Tuesday, May 14, 2013


As we've seen from the "Know Your Heretics" series, Christology can be a hard subject, with lots of possible error modes.

The orthodox position is well captured by the Chalcedonian creed:
    "We, then, following the holy Fathers, all with one consent, teach people to confess one and the same Son, our Lord Jesus Christ, the same perfect in Godhead and also perfect in manhood;
    truly God and truly man, of a reasonable [rational] soul and body;
    consubstantial [co-essential] with the Father according to the Godhead, and consubstantial with us according to the Manhood;
    in all things like unto us, without sin;
    begotten before all ages of the Father according to the Godhead, and in these latter days, for us and for our salvation, born of the Virgin Mary, the Mother of God, according to the Manhood;
    one and the same Christ, Son, Lord, only begotten, to be acknowledged in two natures, inconfusedly, unchangeably, indivisibly, inseparably;
    the distinction of natures being by no means taken away by the union, but rather the property of each nature being preserved, and concurring in one Person and one Subsistence, not parted or divided into two persons, but one and the same Son, and only begotten God, the Word, the Lord Jesus Christ;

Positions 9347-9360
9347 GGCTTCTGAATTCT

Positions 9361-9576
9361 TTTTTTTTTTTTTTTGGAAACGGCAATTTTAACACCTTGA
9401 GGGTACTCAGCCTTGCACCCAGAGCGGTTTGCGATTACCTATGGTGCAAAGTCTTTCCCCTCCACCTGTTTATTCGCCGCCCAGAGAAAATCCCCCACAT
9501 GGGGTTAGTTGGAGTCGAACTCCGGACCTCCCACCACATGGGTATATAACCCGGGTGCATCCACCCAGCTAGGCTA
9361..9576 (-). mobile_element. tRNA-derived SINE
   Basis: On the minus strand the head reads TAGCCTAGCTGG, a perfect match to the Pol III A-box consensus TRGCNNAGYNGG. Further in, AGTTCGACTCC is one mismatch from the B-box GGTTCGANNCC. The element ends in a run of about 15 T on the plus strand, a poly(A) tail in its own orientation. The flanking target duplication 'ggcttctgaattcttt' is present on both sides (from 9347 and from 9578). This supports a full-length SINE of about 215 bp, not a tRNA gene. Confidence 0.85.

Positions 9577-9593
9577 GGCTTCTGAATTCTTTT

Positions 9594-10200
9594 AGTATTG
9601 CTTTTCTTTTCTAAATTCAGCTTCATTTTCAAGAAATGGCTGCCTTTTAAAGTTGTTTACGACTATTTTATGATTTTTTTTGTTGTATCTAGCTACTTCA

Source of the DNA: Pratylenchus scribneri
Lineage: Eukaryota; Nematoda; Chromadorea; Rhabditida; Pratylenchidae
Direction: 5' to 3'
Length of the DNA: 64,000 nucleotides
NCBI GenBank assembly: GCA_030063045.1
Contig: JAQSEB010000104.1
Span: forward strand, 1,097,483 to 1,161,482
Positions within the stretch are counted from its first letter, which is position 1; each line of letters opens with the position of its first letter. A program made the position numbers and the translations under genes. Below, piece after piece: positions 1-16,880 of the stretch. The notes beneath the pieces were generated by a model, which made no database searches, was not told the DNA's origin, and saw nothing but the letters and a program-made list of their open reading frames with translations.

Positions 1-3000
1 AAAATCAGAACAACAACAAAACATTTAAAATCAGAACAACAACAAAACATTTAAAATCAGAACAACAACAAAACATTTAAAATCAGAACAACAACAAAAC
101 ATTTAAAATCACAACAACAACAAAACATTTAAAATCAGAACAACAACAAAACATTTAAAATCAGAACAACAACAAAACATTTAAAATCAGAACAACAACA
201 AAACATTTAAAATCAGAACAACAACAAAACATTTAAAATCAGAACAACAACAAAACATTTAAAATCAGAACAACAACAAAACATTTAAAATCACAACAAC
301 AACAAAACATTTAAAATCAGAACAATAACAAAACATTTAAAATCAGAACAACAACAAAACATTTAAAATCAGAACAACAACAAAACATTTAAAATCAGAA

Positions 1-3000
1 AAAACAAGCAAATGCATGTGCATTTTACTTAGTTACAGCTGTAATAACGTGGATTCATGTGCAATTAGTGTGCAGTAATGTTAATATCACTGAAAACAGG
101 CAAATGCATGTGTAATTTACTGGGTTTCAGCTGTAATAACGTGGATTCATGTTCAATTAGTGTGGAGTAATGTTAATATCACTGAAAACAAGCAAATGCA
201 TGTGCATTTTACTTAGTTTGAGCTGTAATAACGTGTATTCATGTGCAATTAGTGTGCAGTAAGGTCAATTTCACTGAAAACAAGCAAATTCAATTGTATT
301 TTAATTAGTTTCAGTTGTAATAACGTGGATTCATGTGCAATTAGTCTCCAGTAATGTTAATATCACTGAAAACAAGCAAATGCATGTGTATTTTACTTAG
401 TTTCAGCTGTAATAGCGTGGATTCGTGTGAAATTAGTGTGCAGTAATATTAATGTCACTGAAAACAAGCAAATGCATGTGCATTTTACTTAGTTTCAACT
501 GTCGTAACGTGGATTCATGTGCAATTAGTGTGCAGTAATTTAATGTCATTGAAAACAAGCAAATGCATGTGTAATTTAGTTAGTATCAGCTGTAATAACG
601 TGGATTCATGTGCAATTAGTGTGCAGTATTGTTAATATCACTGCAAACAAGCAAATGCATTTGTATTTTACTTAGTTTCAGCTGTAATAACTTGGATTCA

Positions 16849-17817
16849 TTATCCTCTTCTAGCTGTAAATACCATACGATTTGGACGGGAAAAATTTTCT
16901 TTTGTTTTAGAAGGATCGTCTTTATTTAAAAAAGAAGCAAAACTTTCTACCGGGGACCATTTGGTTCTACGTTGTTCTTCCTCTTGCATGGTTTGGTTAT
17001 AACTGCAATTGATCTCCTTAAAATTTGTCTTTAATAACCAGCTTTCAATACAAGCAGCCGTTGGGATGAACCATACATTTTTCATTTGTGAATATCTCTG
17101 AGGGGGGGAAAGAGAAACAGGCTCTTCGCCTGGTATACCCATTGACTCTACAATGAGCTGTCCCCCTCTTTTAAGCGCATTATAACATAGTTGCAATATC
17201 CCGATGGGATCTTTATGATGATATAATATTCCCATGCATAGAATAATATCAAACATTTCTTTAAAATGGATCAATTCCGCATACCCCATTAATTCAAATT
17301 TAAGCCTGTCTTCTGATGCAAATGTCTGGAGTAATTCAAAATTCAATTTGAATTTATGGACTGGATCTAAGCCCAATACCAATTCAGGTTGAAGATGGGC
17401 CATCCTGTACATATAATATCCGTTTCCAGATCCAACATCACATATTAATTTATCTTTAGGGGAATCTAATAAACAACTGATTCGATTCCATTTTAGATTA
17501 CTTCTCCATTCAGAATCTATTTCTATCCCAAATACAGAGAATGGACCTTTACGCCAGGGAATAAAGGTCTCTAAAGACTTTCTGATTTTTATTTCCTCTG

as the prophets from the beginning [have declared] concerning Him, and the Lord Jesus Christ Himself has taught us, and the Creed of the holy Fathers has handed down to us." (emphasis added)
The highlighted portions allow us to categorize the Christological heresies:
  1. Denial that Christ is God
    1. Arianism (and Ebionism)
    2. Adoptionism (that a human Jesus became divine at some point)
  2. Denial that Christ is one person with two natures (and two wills)
    1. Nestorianism (two persons for the two natures)
    2. Apollinarism (a human person with a divine spirit or mind)
    3. Docetism (spirit only)
    4. Monothelistism (one will for the two natures)
  3. Unmixed ("inconfusedly")
    1. Monarchianism (the idea the divine overrides the physical)
    2. Monophysitism (mixing of the two natures), which leads to Patripassionism - the idea that the Father suffered on the cross)
Monophysitism is mentioned briefly in my post on Nestorianism.

Wednesday, March 6, 2013

The Tallest Watchtower

This was a very short book (it showed as six pages in my e-reader).  It consists of a very short story, and a short story.

I should start by saying that short fiction is a very difficult medium to work in, and it can be very hit or miss. Some people will resonate with a story, while others will not get it at all. There is little time for characterization, but you can present a powerful image or argument (without having to deal with wrap up or continuing consequences).